Alcohol such as ethanol and methanol shouldn't exist in space, but it does, and in vast quantities. But how does this happen? A new study suggests alcohol formation in space is the result of "quantum tunneling."
Alcohols are complex compounds that need a chemical reaction to be created. The extreme cold of space, with temperatures as low as -210 to -270 degrees Celsius, limits chemical reactions, because low temperatures don't provide enough energy to break and reform a particle's chemical bonds. However, new research led by chemist Dwayne Heard from the University of Leeds, points to the process known as quantum tunneling, which acts as nature's "workaround" to provide the energy needed for a chemical reaction. The study was published in the journal Nature Chemistry.
According to the study, quantum tunneling, a process that can be explained only by quantum mechanics, occurs when a particle tunnels through a barrier, effectively achieving what Newtonian physics would say is impossible. But on a quantum level, the location of a particle is a only a probability, as opposed to being fixed in one place. Since it acts like a wave in motion, according to quantum theory, there is a probability, albeit a small one, that a particle's wave function can allow it to tunnel through a barrier. However, the wave function must be continuous both before it enters the barrier and afterward for it to pass through the barrier.
To test this hypothesis, the chemists in the study performed a series of experiments to determine if a methanol mixture, and not dust grains, play a role in the creation of the methoxy radical, a highly reactive compound discovered in space in 2012. Previously, it was believed that complex molecules attached themselves to dust grains, which would enable the chemical reaction that produces the methoxy radical in space. But the study showed the methoxy radical is not created this way.
To prove this, the team bombarded a methanol mixture with radiation, mimicking the temperature and conditions of space, but it was unable to produce the methoxy radical, the release noted. When the chemists could not explain how chemicals react in space, they turned to space itself for the answer.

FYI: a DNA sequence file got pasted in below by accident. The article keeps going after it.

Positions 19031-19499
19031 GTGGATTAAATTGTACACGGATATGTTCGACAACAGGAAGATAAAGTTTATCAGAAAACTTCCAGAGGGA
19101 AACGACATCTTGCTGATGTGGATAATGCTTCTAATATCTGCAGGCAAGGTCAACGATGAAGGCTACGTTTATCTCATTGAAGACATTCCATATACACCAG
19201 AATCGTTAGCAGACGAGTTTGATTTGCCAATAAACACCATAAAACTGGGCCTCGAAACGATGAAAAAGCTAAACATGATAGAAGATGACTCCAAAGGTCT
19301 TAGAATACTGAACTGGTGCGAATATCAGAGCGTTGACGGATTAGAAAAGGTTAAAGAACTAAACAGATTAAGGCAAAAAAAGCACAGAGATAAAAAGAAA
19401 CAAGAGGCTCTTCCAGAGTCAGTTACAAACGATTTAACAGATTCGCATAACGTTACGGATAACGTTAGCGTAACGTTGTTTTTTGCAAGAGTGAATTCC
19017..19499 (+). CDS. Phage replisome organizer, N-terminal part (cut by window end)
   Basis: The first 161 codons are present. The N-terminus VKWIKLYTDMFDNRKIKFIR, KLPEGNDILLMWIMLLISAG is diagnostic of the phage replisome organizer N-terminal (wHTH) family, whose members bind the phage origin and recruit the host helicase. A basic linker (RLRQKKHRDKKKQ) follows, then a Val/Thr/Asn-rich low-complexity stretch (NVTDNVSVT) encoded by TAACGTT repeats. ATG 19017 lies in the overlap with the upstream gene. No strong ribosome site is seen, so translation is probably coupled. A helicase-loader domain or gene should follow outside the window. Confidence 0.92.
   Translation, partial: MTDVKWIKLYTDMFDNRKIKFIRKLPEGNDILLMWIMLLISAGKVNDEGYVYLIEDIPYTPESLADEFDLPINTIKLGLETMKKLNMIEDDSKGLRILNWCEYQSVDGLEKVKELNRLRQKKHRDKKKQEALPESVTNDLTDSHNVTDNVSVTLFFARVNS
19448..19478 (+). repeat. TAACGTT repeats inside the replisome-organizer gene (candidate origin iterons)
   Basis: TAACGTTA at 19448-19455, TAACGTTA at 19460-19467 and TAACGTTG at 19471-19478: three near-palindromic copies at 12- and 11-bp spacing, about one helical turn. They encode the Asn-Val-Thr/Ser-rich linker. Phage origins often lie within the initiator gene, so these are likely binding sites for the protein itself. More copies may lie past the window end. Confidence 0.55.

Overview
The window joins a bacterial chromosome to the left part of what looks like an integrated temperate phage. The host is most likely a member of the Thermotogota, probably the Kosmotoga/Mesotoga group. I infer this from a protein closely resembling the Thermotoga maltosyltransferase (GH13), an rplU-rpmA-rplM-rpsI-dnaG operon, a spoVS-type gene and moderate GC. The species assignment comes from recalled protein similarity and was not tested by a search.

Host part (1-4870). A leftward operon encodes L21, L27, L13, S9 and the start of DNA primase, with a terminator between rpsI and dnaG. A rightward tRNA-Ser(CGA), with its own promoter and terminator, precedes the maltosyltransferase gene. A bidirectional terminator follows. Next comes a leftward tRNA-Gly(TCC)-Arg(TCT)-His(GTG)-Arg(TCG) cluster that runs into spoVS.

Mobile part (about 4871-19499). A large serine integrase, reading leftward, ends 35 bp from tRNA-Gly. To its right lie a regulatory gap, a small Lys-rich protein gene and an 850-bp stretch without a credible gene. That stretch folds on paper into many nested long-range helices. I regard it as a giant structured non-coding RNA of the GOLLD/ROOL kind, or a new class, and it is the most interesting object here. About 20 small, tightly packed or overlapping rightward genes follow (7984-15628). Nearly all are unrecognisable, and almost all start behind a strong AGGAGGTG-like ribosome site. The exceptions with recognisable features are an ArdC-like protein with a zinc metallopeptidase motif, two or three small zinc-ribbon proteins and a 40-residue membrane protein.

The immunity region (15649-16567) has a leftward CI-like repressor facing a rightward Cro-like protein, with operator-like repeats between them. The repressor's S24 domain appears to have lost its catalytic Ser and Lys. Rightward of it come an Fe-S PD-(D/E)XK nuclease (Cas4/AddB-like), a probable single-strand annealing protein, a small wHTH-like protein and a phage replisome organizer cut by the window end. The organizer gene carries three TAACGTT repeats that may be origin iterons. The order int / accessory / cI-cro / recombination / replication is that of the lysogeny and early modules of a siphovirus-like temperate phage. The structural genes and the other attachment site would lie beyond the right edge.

In cold temperatures, similar to those of space, the methoxy radical is created using methanol and hydroxyl radical, an oxidizing agent. The cold of space not only allows for the creation of the methoxy radical but also allows it to occur at a much higher rate. The creation of the methoxy radical occurs at a rate 50 times faster in deep-space cold temperatures, in fact, than at room temperature. The chemists believe there is a new agent, similar to the previous dust grain theory, formed at the beginning of the reaction. "We suggest that an 'intermediary product' forms in the first stage of the reaction, which can only survive long enough for quantum tunneling to occur at extremely cold temperatures," Heard said.
The increased reaction rate increases the number of reactions, which in turn helps increase the probability of quantum tunneling. The chemists will test other alcohols in this experimental setting to determine if the increased rate of reaction is not isolated to just methanol under extremely cold temperatures. If other alcohols react similarly, it could indicate that space alcohol is formed more often than previously believed. In 2001, astronomers discovered billions of liters of alcohol in the Sagittarius B2 cloud, for example.